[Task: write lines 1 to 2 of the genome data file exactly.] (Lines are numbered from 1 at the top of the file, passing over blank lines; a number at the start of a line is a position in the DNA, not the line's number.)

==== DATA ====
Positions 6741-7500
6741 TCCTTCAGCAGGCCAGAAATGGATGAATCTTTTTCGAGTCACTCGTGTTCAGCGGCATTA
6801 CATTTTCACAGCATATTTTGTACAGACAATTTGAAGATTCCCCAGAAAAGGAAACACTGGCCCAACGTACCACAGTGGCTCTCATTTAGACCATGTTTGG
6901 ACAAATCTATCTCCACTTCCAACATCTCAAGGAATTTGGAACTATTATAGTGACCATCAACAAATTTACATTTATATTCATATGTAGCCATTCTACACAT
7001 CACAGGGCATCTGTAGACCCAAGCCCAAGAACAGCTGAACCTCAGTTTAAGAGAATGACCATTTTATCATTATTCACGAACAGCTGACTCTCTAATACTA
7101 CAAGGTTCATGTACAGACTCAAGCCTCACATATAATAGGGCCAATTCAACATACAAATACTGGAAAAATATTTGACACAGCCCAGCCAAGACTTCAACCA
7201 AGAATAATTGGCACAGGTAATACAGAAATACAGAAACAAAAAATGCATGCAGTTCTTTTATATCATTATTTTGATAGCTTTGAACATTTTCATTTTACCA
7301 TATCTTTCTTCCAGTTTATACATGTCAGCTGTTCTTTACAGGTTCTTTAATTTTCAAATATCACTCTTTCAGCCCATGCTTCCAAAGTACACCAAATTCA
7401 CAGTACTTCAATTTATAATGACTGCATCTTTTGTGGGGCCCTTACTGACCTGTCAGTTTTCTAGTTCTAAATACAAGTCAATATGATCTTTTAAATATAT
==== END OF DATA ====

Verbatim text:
Positions 6741-7500
6741 TCCTTCAGCAGGCCAGAAATGGATGAATCTTTTTCGAGTCACTCGTGTTCAGCGGCATTA